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Across the nation, more and more states are coming around to fix the injustices and intrusions on liberty committed through civil asset forfeiture. Just this month, Virginia, New Hampshire, and Nebraska have all taken steps to change their own asset forfeiture proceedings. Recently, a bill was introduced in the Delaware State Senate that may just make the First State the next state to adopt asset forfeiture reform.
SB 222, introduced by State Senator Colin Bonini, would implement a major overhaul in the state’s asset forfeiture practices, pursuing a model similar to that enacted in New Mexico. As is the case in New Mexico, Bonini’s bill would require a criminal conviction before forfeiture proceedings could be held.
In these proceedings, the state must provide clear and convincing evidence that the property was, in fact, involved in any criminal activity; failure to do so would result in the property being returned to the individual. The bill would enact a number of other reforms, such as eliminating the state’s Special Law Enforcement Assistance Fund, the pool of money where forfeiture proceeds are stored with very little transparency. Instead, the bill would have all proceeds be deposited in the state’s general fund, reducing the incentive for police to seize property from innocent citizens.
Delaware is in dire need of asset forfeiture reform, making Senator Bonini’s bill all the more important. In the seminal report from the Institute for Justice, Policing for Profit, Delaware received the score of a D- for its current asset forfeiture policies. Currently, very little evidence is needed for law enforcement to pursue asset forfeiture proceedings, subjecting many innocent residents to unlawful seizures.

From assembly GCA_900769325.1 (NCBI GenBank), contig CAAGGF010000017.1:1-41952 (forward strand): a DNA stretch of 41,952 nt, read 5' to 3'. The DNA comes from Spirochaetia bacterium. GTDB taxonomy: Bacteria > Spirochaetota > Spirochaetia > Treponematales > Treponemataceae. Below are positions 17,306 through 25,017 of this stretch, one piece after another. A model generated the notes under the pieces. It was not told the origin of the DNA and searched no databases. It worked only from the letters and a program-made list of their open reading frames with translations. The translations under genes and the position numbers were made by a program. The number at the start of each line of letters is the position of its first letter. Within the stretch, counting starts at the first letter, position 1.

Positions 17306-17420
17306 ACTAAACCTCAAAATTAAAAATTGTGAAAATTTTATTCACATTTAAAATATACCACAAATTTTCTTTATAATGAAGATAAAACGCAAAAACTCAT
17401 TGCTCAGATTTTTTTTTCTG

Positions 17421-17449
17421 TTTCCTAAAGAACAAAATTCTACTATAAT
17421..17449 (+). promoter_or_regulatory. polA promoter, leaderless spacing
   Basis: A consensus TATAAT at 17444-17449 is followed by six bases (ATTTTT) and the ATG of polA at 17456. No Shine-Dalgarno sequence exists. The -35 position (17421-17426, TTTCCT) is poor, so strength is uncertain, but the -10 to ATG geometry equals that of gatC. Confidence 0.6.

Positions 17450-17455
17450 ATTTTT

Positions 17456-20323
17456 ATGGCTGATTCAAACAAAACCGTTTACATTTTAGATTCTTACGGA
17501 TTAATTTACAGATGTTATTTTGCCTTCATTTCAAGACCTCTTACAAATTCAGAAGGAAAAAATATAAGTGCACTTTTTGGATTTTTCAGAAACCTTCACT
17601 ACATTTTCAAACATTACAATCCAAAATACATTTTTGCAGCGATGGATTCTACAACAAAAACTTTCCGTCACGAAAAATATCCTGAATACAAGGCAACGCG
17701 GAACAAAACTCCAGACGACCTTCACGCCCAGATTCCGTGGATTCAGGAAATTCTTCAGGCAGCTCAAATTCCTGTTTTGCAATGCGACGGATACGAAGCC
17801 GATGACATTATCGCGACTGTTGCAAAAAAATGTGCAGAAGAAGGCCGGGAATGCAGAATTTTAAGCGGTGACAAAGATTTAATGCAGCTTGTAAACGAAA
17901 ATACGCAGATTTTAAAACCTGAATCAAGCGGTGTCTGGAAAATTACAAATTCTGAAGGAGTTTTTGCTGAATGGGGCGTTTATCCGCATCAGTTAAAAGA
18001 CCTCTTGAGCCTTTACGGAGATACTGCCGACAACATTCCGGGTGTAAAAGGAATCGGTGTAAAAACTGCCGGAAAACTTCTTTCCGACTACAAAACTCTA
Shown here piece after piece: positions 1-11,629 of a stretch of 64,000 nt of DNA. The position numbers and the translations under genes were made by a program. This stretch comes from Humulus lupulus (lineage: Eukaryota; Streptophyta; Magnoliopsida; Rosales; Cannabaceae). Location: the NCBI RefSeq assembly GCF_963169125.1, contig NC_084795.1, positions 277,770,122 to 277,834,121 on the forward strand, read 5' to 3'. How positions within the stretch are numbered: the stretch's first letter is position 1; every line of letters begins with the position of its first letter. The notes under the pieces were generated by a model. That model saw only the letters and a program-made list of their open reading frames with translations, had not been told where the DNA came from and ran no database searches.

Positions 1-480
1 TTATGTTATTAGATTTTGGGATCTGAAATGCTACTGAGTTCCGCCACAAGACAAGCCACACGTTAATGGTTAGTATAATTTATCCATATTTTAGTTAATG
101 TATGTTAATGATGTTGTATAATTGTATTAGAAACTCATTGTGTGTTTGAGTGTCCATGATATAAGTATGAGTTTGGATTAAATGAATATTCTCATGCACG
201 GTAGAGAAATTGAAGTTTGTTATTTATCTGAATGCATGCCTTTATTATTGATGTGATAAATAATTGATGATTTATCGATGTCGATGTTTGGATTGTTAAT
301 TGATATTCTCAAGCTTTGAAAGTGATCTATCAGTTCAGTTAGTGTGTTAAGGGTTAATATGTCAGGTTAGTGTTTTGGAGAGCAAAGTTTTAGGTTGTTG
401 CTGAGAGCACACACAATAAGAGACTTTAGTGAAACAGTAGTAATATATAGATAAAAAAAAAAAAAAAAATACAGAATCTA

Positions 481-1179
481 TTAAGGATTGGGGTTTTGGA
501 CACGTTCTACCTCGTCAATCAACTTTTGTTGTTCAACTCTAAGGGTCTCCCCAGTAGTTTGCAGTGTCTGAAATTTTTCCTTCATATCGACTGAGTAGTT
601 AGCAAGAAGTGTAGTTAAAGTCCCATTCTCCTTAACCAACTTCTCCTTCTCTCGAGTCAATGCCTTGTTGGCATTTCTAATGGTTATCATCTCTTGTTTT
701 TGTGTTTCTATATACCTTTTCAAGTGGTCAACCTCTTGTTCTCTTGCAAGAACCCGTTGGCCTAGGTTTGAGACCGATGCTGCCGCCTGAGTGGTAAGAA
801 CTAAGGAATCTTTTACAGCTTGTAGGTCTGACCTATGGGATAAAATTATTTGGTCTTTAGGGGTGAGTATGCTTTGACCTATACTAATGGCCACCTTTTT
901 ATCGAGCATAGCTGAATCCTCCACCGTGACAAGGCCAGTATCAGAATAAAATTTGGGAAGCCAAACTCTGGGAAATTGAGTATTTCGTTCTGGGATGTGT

Once these innocent property owners have had their property seized, the state then forces them to provide the evidence that their property was not involved in any criminal activity. Once the hearings have been held, up to 100 percent of the forfeiture’s proceeds can then be deposited in the Special Law Enforcement Assistance Fund, allowing law enforcement agencies to be the sole benefactor of asset forfeiture with very few checks and balances.
Many concerned citizens in the First State recognized that reform is needed to address the state’s asset forfeiture laws, and many groups have thus rallied behind Senator Bonini’s bill. From the Delaware Coalition for Open Government and the League of Women Voters of Delaware, these groups are all concerned with empowering citizens and creating a system of transparency and accountability in the government, themes that are particularly relevant when dealing with asset forfeiture reform. Thus, the citizens can be empowered once more, through protection of their private property, once asset forfeiture reform makes its way through the Delaware legislature.